Using the present work notation, the intrinsic representation of the information embodied at each ROI is denoted by *x*_{i}, which is assumed to be a data point from some hidden manifold . Our working hypothesis is that the distribution of on the hidden manifold is bimodal, which is induced by the sensitivity of the subjects to the treatment; data points *x*_{i} at ROIs within tissues of responders are located in one region of the manifold, and data points *x*_{i} at ROIs within tissues from non-responders are located in another region of the manifold. Given a data point *x*_{i}, our two hypotheses, and , are whether *x*_{i} is a realization from the distribution of responders or non-responders, respectively. Here, *n* = *N* × *P* is the total number of ROIs across all the samples, where *P* is the number of samples and *N* is the number of ROIs we consider in each sample. Next, recall that the intrinsic representation *x*_{i} is hidden. Instead, the accessible observations are the expression levels of the markers at the ROIs, which are represented mathematically by the observation functions for *j* = 1, …, *m*, where *m* = 29 is the number of markers. The domain of the observation functions is the hidden intrinsic manifold and the range is of dimension *d* = *b* × *b*, which is the size of a patch of an image of one marker. Namely, the values assigned by *f*_{j}(*x*_{i}) to *x*_{i} correspond to the expression level of marker *j* at the ROI associated with *x*_{i}. The set of patches of all the markers at a specific ROI *x*_{i} is a set of multi-feature observations . In Fig 2, we illustrate the IMC multiplexed observations from a single subject and the set up under consideration.

In the IMC data of a single subject, we focus first on the Cytokeratin marker, which is used as an indicator of tumor cells. We select *N* ROIs located at the highest Cytokeratin expression levels. These ROIs are patches of size *b* × *b* *μm*^{2}, where here *b* set to 35. We assume that these ROIs have intrinsic hidden states represented by *x*_{i}. The expression of all 29 markers at these ROIs are viewed as the multi-feature observations for *i* = 1, …, *N*.

The identification of the subject’s response to treatment from the IMC data is based on the application of the proposed method described in Box 1. This algorithm fits well the problem at hand due to the following main reasons. First, directly comparing observations from the different markers, *f*_{j}(*x*_{i}), is inapplicable since each ROI comprises different cells and different tissue structures. Our method circumvents this problem by computing an intrinsic signature of the observations. Second, due to the different dynamics of the nominal values of the observations from the different markers, a naïve concatenation of the multi-feature observations is inadequate (in contrast to the localization example).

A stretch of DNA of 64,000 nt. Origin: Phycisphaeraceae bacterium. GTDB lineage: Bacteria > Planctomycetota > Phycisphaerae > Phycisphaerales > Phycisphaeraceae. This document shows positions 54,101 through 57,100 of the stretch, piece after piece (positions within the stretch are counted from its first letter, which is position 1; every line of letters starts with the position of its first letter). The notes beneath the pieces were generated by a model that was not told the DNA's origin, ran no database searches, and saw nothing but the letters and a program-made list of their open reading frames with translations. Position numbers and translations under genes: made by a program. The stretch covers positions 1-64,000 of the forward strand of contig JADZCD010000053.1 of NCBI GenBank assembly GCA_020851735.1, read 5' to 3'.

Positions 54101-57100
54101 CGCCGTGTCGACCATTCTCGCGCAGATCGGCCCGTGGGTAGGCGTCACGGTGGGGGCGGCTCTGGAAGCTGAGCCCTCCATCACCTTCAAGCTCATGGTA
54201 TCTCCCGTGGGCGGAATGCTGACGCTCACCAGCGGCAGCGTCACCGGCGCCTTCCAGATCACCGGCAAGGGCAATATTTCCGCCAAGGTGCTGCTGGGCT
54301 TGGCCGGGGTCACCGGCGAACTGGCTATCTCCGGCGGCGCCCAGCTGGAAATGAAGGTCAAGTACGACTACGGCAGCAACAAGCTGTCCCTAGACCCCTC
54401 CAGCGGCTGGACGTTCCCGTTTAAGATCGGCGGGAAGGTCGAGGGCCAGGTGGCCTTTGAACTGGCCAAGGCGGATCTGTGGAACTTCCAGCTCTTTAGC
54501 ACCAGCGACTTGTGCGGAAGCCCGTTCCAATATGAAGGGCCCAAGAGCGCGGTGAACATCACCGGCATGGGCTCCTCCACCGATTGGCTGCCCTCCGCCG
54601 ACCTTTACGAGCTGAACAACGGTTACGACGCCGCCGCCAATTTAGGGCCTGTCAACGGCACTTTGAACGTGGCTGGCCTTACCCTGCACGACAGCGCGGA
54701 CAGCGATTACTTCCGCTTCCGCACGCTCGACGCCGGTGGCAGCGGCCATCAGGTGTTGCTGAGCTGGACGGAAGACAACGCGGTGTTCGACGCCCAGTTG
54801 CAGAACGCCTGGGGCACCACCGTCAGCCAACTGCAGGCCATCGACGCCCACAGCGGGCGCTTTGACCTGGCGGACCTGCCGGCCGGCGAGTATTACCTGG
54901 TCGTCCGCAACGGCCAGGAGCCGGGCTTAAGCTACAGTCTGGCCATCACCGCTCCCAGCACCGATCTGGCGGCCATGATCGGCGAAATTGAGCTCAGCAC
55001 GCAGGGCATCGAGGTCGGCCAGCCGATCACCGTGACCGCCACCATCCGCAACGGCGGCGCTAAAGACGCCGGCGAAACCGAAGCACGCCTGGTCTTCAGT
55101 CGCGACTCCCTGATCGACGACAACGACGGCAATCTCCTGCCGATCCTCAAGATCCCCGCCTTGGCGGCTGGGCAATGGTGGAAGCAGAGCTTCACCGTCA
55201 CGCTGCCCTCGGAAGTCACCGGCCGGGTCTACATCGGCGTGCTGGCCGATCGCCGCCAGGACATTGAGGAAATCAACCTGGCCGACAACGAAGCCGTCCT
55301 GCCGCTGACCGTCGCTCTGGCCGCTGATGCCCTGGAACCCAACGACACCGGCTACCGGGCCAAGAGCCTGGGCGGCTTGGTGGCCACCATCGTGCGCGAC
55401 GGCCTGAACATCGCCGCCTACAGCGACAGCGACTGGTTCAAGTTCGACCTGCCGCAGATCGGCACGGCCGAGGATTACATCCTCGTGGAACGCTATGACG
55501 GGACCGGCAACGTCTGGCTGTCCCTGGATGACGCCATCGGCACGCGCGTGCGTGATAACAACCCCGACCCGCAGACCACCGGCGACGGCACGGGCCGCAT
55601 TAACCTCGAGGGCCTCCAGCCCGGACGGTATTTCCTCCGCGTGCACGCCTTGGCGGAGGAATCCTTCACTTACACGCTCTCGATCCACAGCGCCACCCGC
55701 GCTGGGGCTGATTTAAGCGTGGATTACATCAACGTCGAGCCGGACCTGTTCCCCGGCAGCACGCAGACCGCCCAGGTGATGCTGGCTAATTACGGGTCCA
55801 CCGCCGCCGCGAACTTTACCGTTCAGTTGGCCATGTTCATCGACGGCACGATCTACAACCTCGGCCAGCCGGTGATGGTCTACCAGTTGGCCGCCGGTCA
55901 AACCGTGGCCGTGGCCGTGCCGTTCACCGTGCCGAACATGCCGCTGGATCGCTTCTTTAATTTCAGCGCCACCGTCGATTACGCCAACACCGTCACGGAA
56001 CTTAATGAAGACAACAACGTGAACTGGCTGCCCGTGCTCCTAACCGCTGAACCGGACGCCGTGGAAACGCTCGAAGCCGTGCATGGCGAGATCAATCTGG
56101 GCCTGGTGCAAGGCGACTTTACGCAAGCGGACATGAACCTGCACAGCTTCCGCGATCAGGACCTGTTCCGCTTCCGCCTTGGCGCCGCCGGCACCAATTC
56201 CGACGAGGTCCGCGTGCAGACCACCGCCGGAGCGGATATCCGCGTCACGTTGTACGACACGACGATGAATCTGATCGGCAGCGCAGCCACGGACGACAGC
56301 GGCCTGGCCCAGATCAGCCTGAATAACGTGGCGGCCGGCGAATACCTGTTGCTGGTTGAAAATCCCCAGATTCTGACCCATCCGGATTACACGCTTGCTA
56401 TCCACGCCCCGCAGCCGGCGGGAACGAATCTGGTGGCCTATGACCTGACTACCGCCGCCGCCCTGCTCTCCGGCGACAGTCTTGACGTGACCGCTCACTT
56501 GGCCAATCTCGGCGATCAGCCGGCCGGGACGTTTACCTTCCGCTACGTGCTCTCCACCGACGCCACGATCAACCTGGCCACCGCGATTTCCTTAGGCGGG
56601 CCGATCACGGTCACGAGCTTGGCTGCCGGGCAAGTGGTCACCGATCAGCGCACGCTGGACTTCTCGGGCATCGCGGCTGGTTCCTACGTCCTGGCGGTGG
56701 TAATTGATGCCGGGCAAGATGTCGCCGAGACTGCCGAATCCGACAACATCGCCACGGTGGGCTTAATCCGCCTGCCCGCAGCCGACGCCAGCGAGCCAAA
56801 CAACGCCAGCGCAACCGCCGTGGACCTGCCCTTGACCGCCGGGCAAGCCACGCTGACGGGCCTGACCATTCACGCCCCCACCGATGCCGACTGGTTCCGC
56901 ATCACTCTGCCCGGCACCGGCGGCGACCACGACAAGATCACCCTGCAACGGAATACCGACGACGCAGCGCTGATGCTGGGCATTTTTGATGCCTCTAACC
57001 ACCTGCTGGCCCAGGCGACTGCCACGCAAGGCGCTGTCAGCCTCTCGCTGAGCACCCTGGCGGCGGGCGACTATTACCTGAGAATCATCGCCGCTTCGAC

Before applying the proposed method, we test empirically that Assumptions (A.1) and (A.2) hold. Note that for this test only, the true response status is used. To test Assumption (A.1), we compute
and to test Assumption (A.2) we compute
where Ω_{r} and Ω_{n} denote the sets of responders and non-responders, respectively. The respective values we obtain for Dataset 1 are 0.12 and 0.08 and for Dataset 2 the values for responders and non-responders are 0.03 and 0.04. This implies that the conditions in the two assumptions are approximately satisfied.

We analyze the two datasets separately, since the datasets were collected around a year apart, and internal acquisition system parameters were modified during that time. We apply the proposed method presented in Box 1 to the observations, for *i* = 1, …, *n*, resulting in a low-dimensional representation of the ROIs. Then, we apply to the low-dimensional representation an RBF SVM classifier with a leave-one-subject-out (LOSO) cross-validation [5] in order to predict the response to treatment. In order to assess the prediction performance for each subject, we compute the average of the prediction results of all the ROIs of that subject. We note that the prediction is based on features computed per patch (rather than per subject). Therefore, in practice, the number of samples used for the cross-validation is 55 × *N* for Dataset 1 and 29 × *N* for Dataset 2. Importantly, at each cross-validation iteration, all *N* patches of a subject were removed from the training set, and were only used for testing the classifier.

We compare the SSD-based representation obtained by the propose method to other representations obtained by three competing algorithms. The first is a direct application of diffusion maps to the sets of multi-feature observations for *i* = 1, …, *n*. The second and the third are based on HKS [16] and WKS [17], respectively, replacing the SSD as the features of each ROI at the first stage of the proposed method in Box 1. The dimensions of the representation obtained by the proposed method and by the three competing algorithms are determined by a variant of the Jackstraw method, described in Determining the dimension of data.

Fig 3 presents the predictions of treatment response by the SSD, HKS, WKS based algorithms as well as DM. We show the 3D t-SNE visualization [28] of the patch representation obtained as an output of the different algorithms and the confusion matrix of the prediction obtained by an RBF SVM classifier applied to the patch representation. To complement the results, in Table 1, we present the area under the ROC curve (AUC) of the treatment response predictions. We note that the AUC obtained for Dataset 2 without the median filter pre-processing is 0.931. For each algorithm, the presented prediction results are based on the patch size and number of patches configuration that yielded the best empirical performance using cross-validation as described above. The best configuration (patch size *b* × *b* and number of patches per subject *N*) of each algorithm is presented in Fig 3 on the left.